Portugal has been the gateway to the Atlantic since the earliest voyages of Christopher Columbus. People have been fishing in Portugal since they first invented boats, and some trade routes pre-date the Roman Empire. They’ve have had a long time to perfect the art of working these waters and they sure have gotten the hang of it!
Portugal is best known for its beautiful beaches, fine wine, and ancient architecture. But among those in the know, there’s one big, blue reason to visit the country: Marlin. Grander Blue Marlin are caught every season in the deep blue waters around Madeira and the Azores and they’re joined by a huge range of top big game fish.
They’re only part of the picture, though. Food fishing can be productive for anything from Cod and John Dory to Snapper and Amberjack. You can also find freshwater fisheries as rewarding as anything the open ocean can throw at you. There’s something for everyone.
Where to Go
“The Pearl of the Atlantic” really is the crowning jewel of Portugal’s many great fisheries. Sitting north of the Canary Islands, around 500 miles off the coast of Morocco, it has some of the best deep sea fishing Portugal can offer. More than that, Madeira regularly ranks alongside Kona and Cabo as one of the best Billfishing spots on the planet.
The bluewater season runs throughout the summer months, with Blue and White Marlin, Longbill Spearfish, Bluefin, Bigeye, and Albacore Tuna, and so much more. During the rest of the year, the island has productive reef fishing for delicious Red Snapper, Amberjack, and Grouper. You can also find big Barracuda and Bluefish here, which can even be caught from shore.
Almost all Madeira charter boats launch from the towns of Funchal and Calheta on the island’s southern coast. Funchal, the region’s capital, blends ancient gothic and Romanesque buildings with a bustling bar scene and some great museums. Calheta is essentially a harbor with a town attached, but it has some of the island’s only sandy beaches and access to the stunningly isolated north of Madeira.
Not to be outdone by their southern counterpart, the Azores also offer unbelievable big game action. The season doesn’t last as long here, peaking in August and September, but when it’s good, it’s really good. Three grander Blue Marlin were once caught here by one boat in a single day and the island is home to the same mix of Marlins, Tunas, Swordfish, Mahi Mahi, Wahoo, and more that you’ll find in Madeira.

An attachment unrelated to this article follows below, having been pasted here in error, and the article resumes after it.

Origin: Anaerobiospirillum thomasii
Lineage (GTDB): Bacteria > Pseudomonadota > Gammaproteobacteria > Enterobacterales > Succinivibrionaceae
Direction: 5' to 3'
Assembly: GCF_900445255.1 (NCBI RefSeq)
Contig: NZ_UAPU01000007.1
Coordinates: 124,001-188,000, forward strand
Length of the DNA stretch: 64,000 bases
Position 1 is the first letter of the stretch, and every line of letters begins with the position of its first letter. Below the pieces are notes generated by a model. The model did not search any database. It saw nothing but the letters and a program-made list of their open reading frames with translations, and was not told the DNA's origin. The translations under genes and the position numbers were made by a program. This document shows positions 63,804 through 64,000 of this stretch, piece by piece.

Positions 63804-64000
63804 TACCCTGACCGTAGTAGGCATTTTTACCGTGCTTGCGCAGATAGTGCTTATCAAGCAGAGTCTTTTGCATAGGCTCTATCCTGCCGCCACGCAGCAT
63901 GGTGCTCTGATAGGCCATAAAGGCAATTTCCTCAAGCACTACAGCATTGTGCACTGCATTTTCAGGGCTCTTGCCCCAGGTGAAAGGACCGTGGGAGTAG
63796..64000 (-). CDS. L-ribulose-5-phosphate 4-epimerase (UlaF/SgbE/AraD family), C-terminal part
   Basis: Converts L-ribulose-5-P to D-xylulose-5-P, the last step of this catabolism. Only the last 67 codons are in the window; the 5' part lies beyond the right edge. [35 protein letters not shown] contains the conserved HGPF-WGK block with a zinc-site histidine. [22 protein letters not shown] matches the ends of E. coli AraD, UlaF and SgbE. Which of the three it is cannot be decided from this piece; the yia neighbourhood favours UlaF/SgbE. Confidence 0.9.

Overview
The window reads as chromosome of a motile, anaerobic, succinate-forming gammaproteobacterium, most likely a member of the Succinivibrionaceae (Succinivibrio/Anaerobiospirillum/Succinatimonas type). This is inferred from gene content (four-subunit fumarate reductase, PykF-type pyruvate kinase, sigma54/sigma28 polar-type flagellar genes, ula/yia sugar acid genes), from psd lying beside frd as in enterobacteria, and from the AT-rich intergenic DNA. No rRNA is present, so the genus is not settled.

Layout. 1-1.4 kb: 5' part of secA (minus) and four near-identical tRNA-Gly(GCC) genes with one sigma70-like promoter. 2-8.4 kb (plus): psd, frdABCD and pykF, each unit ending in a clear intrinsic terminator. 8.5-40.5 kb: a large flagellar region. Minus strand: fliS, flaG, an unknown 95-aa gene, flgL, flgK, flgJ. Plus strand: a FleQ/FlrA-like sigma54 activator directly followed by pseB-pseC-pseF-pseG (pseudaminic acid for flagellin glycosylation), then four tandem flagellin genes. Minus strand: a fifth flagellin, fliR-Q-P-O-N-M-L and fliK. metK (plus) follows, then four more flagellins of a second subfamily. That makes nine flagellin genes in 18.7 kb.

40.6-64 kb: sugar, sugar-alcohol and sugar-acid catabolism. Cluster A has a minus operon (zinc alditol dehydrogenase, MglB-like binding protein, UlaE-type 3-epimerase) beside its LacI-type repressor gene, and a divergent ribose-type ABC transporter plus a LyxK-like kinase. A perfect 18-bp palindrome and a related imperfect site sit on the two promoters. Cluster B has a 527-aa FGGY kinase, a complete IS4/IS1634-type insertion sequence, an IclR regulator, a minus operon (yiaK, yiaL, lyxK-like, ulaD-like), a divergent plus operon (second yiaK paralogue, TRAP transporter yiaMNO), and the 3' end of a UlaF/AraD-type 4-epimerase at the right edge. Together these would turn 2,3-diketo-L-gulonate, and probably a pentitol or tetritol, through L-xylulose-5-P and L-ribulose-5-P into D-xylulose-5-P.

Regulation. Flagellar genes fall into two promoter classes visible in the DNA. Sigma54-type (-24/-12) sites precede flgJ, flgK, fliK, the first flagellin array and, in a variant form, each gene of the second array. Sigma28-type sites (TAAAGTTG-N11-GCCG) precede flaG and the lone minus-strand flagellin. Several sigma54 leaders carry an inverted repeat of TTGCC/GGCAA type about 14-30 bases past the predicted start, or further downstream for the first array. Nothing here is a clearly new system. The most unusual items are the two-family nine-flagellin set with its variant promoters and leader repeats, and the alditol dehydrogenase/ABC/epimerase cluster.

Longbill Spearfish are something of a local specialty in the Azores. This is one of the few places in the world that they show up in big enough numbers to actually target. Add them to the awesome Marlin bite, and throw in some swordfishing as the sun goes down, and you’re looking at a Billfish Super Grand Slam. Even if you’re not in town during Billfish season, you’ve still got a huge range of bottom fish to target!
You have lot more options of where to fish in the Azores. The island of Sao Miguel has the majority of the charter boats, especially in the capital, Ponta Delgada. Faial and Pico islands also have some great boats, though, and most of the larger islands will have at least a couple of quality captains happy to take you out.
We haven’t forgotten the country’s heartland. In many ways, we’ve saved the best for last. Mainland Portugal doesn’t get the same Billfish bite you’ll find elsewhere but it’s still good enough to put most anglers through their paces, especially when combined with the Bluefin Tuna and Blue Sharks which show up every summer.
These waters hold a real who’s who of Europe’s best food fish. Dusky Grouper, John Dory, and Dentex meet Seabass, Seabream, Cod, and Mackerel to make for one of the tastiest fishing trips you could hope for. The mainland also has hands down the best freshwater fishing Portugal can offer. Salmon and Shad run in the rivers in spring, while Trout, Carp, Barbel, Perch, and Largemouth Bass can be caught year-round.
Most fishing charters leaving from Lisbon go after coldwater species like Cod or Blue Sharks, while towns along the Algarve target Marlin, Tuna, and warmwater reef fish. Both of these places are on every tourist bucket lists, out there. Now you have even more reasons to visit! Freshwater fishing is excellent in lakes and rivers throughout the country. The northern rivers are best for Salmon and Trout, while the south has Shad, Perch, and much better Bass fishing. Carp and Barbel can be found everywhere.
Need to Know
You don’t need a license to fish aboard Portugal fishing charters. If you want to fish from shore, or explore the country’s freshwaters, things get a little more complicated.
For saltwater, you need a Sport Fishing License (Licença de Pesca Desportiva), for freshwater, you need an Inland Waters Fishing License (Licença de Pesca Desportiva em Águas Interiores). These can be National, Regional, or Local, depending on how many different places you’re planning to fish in. To buy one as a foreigner, you need to email the email the Ministry of Agriculture and Fisheries.
From family groups out to catch some dinner to die-hard sportfishers looking for the world’s top predators, you can find the fish of a lifetime fishing in Portugal’s rich and varied waters. So take some time out from sightseeing and working on your tan and climb aboard for a day of adventure!